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Located off the west coast of Japan, Sado Island is a short ferry ride from Niigata city. Ferries depart throughout the day, taking travelers away from Niigata city’s old port district and onto the waters of the Sea of Japan. Sado has its own unique heritage and traditions that reflect the island’s history, particularly its close-knit farming communities, which comprise much of the Sado’s life and economy to this day.

Sado presents to visitors a face of Japan utterly different from the hectic energy, glitz, and neon lights like downtown Tokyo. The island’s lowlands and rice fields, distant mountain ranges, and quaint houses afford travelers the chance to experience a time-honored version of Japan.

A Center of Traditional Japanese Local Arts and Crafts on Sado Island

This day on Sado began with a visit to the Niibo Museum of History and Folklore, a building developed to preserve the arts and crafts of Sado, such as the making of silk textiles and crafting Japanese dolls. My time at this building included a small tour of a room of traditional-style dolls meant to represent various classes within Japanese society, such as its peasantry and nobility. Even at a glance, I could tell that carving and painting the dolls was a painstaking, highly skilled process.

Waraji: Making Traditional Japanese Sandals

Near Sadoya Nippon, I went to a small center used to create waraji: traditional Japanese sandals made from rice straw. This kind of straw is also used to create good luck charms and decorations for use in Shinto shrines. Our guide showed us a short video depicting how the rice straw – the stalks left behind after rice is harvested – is cut and removed, dried, and prepared for use in craft-making. He also showed us how fibers of rice straw are rolled together into cords used to fashion the various items made at the center. The center is also responsible for carving and painting demon (oni) masks for use during festivals at the nearby Hiyoshi “Sanno-san” Shrine.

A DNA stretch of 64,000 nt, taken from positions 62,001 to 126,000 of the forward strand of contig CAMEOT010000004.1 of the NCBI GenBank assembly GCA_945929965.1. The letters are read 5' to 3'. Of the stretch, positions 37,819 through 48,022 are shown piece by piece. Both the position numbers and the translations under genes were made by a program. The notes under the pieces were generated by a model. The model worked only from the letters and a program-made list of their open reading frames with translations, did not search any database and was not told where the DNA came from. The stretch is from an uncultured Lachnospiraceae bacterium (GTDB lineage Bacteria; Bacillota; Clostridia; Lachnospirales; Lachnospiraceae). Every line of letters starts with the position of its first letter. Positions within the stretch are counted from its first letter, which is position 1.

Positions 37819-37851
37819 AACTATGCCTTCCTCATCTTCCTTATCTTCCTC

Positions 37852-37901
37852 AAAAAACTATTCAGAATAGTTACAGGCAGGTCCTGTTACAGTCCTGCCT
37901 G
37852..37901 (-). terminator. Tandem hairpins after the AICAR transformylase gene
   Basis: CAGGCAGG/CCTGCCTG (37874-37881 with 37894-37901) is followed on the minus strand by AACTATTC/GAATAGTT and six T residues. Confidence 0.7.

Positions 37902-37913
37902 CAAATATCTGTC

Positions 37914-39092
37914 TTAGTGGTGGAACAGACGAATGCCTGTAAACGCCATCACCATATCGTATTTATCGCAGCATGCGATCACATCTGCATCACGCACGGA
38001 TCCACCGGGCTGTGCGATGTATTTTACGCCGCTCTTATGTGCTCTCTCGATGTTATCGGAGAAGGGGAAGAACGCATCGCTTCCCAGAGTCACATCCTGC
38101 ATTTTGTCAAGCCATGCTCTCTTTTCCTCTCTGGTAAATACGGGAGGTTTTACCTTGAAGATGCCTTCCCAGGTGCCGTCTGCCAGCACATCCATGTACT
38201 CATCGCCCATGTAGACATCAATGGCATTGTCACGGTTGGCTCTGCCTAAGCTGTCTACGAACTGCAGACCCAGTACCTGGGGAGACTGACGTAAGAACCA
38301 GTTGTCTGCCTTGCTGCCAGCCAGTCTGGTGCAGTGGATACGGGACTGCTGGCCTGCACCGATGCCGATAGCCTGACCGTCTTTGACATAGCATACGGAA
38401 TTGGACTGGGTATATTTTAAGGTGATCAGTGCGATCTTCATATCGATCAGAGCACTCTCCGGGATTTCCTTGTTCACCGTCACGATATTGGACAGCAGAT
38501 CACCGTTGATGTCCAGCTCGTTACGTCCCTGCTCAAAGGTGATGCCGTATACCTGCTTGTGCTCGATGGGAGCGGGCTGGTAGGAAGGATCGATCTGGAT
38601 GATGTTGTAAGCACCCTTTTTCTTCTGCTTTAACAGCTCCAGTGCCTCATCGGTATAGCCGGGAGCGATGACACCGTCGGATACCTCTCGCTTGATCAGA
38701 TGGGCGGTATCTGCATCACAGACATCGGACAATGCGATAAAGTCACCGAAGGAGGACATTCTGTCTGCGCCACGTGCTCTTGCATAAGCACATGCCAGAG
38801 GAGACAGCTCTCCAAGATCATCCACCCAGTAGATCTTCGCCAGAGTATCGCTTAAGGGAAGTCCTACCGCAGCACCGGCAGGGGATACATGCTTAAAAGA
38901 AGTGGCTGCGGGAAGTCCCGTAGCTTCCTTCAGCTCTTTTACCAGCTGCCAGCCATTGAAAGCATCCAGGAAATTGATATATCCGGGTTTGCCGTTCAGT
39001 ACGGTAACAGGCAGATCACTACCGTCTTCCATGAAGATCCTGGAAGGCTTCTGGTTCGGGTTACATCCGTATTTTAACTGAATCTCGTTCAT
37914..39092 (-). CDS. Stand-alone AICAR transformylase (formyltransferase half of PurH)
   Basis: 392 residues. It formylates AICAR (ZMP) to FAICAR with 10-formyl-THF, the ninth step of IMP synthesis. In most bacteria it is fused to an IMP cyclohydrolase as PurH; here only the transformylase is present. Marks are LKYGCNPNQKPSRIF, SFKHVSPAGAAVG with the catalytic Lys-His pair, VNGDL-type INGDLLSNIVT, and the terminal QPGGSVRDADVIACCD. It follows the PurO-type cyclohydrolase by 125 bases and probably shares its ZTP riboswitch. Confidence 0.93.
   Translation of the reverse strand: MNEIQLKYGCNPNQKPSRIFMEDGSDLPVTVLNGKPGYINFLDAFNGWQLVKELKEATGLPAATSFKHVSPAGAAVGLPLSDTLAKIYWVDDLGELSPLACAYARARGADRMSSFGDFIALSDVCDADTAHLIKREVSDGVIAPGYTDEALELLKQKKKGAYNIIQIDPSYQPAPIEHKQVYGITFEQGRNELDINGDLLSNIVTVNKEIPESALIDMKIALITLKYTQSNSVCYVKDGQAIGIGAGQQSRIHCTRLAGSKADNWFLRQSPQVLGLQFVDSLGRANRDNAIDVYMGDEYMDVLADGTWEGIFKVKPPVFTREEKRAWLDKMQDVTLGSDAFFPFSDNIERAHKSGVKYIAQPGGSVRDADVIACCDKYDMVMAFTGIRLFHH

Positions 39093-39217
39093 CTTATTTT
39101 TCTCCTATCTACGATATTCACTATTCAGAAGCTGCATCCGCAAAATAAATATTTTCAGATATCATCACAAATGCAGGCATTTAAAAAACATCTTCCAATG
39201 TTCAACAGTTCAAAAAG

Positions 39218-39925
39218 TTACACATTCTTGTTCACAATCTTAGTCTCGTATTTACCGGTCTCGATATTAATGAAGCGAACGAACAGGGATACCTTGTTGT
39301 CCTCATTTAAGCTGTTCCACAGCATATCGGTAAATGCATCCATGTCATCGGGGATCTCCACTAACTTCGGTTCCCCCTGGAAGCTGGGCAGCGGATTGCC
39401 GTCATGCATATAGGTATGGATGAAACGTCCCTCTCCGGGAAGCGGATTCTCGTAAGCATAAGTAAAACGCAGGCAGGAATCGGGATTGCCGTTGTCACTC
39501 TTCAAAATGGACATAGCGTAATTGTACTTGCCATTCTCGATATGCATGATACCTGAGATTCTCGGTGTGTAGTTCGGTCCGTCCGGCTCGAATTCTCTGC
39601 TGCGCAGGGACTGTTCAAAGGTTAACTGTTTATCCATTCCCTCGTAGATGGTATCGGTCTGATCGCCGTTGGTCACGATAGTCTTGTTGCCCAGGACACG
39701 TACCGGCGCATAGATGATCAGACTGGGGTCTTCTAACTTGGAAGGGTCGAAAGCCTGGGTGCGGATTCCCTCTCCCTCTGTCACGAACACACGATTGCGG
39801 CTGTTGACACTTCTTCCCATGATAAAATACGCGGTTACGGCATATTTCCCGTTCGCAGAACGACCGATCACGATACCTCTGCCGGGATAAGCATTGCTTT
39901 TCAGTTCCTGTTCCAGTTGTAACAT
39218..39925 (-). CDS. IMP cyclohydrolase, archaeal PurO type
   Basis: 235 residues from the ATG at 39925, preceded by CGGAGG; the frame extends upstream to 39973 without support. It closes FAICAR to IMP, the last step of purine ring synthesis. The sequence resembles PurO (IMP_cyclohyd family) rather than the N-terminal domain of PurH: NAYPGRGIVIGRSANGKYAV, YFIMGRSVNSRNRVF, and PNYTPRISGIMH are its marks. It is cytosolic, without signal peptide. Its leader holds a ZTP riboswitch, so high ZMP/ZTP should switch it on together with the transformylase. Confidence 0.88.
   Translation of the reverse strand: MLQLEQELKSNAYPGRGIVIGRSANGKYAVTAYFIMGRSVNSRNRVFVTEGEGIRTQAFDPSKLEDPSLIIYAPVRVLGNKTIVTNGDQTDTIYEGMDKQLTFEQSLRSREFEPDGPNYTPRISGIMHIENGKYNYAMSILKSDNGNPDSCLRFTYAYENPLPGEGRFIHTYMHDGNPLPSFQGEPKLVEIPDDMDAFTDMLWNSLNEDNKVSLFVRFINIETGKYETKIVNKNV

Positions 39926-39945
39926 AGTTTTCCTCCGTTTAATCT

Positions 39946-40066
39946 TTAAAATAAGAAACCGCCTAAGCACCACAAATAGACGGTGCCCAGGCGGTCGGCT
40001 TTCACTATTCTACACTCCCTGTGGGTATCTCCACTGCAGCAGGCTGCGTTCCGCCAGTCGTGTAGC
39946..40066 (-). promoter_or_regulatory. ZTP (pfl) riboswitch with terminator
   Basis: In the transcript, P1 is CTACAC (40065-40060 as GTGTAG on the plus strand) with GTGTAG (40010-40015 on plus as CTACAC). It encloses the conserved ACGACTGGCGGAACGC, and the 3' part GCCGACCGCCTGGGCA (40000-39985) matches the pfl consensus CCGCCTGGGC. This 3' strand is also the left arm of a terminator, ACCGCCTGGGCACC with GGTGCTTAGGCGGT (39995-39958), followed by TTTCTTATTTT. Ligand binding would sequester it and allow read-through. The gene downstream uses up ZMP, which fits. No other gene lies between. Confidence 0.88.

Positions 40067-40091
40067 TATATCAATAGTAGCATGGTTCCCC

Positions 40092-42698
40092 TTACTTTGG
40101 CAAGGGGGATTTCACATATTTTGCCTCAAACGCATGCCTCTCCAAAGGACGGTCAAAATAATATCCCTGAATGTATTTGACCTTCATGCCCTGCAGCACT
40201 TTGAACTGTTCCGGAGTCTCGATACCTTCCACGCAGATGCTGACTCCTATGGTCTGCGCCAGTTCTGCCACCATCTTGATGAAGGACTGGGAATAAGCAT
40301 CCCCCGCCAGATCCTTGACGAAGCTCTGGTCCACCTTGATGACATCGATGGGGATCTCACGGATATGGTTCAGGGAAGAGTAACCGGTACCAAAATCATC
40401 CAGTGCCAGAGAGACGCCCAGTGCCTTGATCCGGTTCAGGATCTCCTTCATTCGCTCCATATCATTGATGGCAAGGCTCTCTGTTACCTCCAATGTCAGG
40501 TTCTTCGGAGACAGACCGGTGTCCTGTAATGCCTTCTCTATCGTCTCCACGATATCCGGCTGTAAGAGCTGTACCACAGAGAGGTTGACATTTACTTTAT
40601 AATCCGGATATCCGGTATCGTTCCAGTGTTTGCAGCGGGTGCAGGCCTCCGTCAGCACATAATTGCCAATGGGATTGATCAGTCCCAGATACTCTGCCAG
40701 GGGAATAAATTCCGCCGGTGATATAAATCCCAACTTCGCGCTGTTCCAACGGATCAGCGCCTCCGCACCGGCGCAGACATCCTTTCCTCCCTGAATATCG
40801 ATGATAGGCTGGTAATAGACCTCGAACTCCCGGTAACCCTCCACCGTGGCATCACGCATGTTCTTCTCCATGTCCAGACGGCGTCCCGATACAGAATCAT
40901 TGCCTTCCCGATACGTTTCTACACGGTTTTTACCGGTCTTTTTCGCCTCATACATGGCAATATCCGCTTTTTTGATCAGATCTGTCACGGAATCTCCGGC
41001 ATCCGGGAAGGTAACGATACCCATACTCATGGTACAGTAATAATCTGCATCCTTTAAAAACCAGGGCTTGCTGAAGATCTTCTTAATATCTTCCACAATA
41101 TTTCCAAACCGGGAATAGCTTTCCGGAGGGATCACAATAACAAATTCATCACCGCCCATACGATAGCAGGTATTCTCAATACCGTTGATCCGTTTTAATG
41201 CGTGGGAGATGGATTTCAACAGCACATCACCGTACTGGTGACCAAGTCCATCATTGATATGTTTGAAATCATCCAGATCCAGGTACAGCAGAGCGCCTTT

Traditional Drumming and Dancing to Tell an Ancient Japanese Story

Sado Island traditional Japanese drumming and dancing demonstration
Veteran dancers portray the Sado story of the demon and the lion

After the waraji center, we went to the Niibo Budokan, a gymnasium-like building used for martial arts such as kendo. This was a definite highlight of the day for me, as we had a chance to not only watch traditional Japanese drumming (taiko) and festival dances but actually learn them. Our guide gave us a short demonstration of the basic rhythmic phrases involved in taiko. It gave each of us a chance to take a pair of heavy, straight drumsticks (bachi) and bang on the drum. Simultaneously, local dancers in full Oni demon and Shishi lion costumes perform a traditional dance that re-enacts a narrative between the two divine creatures. This is one of the features of onidaiko, Sado’s demon-and-drum heritage.

Sado Island traditional Japanese taiko and dance
Taiko drumming along with an oni dancer

After this, we practiced the dance itself, following along with an instructor. The dances are fluid, precisely choreographed, and require a surprising degree of flexibility and coordination.

Farming for Oysters on Lake Kamo, the Biggest Lake of Niigata

Sado Island an oyster boat sets out on Lake Kamo
Autumn’s chill grips Lake Kamo

Next, we went on a trip to Lake Kamo, the largest lake on Sado island and Niigata Prefecture, to participate in an experience unique to this trip and integral to Sado’s culture. Lake Kamo, once a freshwater lake, is now a mixture of fresh and saltwater due to a channel carved from it to the ocean to prevent the lake from flooding. Now, this semi-salty water is key to one of Sado’s exports: oysters.